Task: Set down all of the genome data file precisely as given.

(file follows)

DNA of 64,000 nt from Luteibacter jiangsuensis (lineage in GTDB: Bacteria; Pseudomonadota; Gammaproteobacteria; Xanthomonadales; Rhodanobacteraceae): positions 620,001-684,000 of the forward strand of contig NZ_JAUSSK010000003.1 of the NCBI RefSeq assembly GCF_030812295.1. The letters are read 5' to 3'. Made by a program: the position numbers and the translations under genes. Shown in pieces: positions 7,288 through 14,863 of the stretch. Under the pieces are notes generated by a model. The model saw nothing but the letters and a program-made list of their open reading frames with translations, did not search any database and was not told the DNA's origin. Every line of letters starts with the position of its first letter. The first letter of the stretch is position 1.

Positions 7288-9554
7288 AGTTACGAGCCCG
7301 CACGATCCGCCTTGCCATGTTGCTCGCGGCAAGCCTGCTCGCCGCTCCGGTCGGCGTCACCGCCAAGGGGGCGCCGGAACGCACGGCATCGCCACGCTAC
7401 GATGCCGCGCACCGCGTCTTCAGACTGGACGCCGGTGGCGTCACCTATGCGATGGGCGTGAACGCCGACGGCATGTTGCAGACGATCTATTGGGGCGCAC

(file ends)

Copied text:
DNA of 64,000 nt from Luteibacter jiangsuensis (lineage in GTDB: Bacteria; Pseudomonadota; Gammaproteobacteria; Xanthomonadales; Rhodanobacteraceae): positions 620,001-684,000 of the forward strand of contig NZ_JAUSSK010000003.1 of the NCBI RefSeq assembly GCF_030812295.1. The letters are read 5' to 3'. Made by a program: the position numbers and the translations under genes. Shown in pieces: positions 7,288 through 14,863 of the stretch. Under the pieces are notes generated by a model. The model saw nothing but the letters and a program-made list of their open reading frames with translations, did not search any database and was not told the DNA's origin. Every line of letters starts with the position of its first letter. The first letter of the stretch is position 1.

Positions 7288-9554
7288 AGTTACGAGCCCG
7301 CACGATCCGCCTTGCCATGTTGCTCGCGGCAAGCCTGCTCGCCGCTCCGGTCGGCGTCACCGCCAAGGGGGCGCCGGAACGCACGGCATCGCCACGCTAC
7401 GATGCCGCGCACCGCGTCTTCAGACTGGACGCCGGTGGCGTCACCTATGCGATGGGCGTGAACGCCGACGGCATGTTGCAGACGATCTATTGGGGCGCAC